There were also oral inputs from the Commission for Gender Equality, Western Cape Legislative Khoisan Council, a representative of the Khomani San Bushmen, the Jan Arrie Royal House and the Griqua Royal Authority Council at public hearings on the Traditional and Khoi-San Leadership Bill.

Ms Jansen said it was important to have this Bill because Nelson Mandela had expressed view that no attempt should be made to abolish African culture and tradition and that an amicable solution based on democratic principles be found, allowing traditional leaders to play a meaningful role at all levels of government. Secondly, Africa was rebooting its legal policy and institutional framework to resuscitate traditional values and institutions and also because Carl Jung spoke of the mutilation of a people who lived without myth/history.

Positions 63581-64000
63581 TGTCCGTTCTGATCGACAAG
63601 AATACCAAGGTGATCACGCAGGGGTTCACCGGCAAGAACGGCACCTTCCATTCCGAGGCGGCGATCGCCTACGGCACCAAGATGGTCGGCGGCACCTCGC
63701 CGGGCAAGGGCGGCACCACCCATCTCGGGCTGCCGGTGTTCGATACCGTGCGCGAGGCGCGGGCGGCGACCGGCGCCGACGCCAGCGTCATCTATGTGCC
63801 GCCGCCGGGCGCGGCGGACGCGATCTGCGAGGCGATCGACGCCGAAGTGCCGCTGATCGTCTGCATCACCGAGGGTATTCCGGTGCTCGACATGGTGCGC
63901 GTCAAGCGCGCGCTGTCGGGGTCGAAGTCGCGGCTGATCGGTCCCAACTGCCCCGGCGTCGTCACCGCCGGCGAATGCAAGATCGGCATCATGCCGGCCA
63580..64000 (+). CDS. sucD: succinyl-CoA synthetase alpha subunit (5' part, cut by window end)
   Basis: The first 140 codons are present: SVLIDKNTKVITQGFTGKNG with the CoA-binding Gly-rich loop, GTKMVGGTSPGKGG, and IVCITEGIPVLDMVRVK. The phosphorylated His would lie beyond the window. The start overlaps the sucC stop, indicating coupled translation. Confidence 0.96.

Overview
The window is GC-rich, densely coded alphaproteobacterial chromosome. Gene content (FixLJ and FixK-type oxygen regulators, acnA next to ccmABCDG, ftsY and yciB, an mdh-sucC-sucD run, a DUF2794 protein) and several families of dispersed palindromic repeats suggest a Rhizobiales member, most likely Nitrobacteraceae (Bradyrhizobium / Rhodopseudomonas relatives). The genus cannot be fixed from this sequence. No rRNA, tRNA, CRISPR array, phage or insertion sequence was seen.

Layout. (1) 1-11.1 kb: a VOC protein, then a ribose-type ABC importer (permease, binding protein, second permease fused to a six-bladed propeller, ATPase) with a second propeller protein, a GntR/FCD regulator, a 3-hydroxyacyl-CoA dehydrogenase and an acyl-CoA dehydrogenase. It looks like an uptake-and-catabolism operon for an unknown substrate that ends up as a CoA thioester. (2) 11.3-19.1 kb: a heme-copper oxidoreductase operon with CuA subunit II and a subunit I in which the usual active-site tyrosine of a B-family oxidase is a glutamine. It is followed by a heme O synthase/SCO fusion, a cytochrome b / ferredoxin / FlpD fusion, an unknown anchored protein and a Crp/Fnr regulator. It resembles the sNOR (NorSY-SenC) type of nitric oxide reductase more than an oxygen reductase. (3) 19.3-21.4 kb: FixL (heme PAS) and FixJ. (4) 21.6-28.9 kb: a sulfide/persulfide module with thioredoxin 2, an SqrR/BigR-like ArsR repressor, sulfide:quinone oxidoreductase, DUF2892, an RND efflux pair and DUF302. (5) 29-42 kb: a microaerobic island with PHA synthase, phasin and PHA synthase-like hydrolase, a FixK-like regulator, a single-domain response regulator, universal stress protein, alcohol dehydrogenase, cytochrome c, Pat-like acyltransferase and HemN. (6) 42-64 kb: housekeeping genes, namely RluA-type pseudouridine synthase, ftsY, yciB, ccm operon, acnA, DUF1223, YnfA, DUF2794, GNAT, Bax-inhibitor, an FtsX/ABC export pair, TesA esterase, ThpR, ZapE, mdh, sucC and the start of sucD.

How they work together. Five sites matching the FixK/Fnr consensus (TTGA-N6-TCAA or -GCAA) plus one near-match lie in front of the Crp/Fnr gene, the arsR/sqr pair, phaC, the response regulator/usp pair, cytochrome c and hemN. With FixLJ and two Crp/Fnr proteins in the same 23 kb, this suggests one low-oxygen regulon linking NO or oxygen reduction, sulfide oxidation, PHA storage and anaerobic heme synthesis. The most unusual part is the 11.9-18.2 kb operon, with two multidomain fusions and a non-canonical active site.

She spoke of the criteria for the recognition of the Khoisan community and spoke about the former homelands and apartheid boundaries.

The Land and Accountability Research Centre (LARC) said it had an explicit concern over power relations and the impact of laws and policy on rural women and men as they struggled for change. LARC was concerned that the Bill would be detrimental to the full recognition of ‘living’ customary law and the democratic rights of citizens of the former homelands.

It felt that the Bill entrenched colonial and apartheid geographic boundaries. These boundaries locked people into territorial jurisdictions used to justify unaccountable authority by traditional leaders. This resulted in the imposition of tribal identities and the suppression of countervailing forms of resubmission and these flaws were not sufficiently mitigated by the weak transformative mechanisms provided. It called for the Bill to be rejected and proposed that the government use ‘living’ customary law, self identification and consensual legitimacy rather than colonial and apartheid tribal boundaries. The Bill’s treatment of the Khoisan set a precedent for the recognition of customary identification through affiliation rather than territory.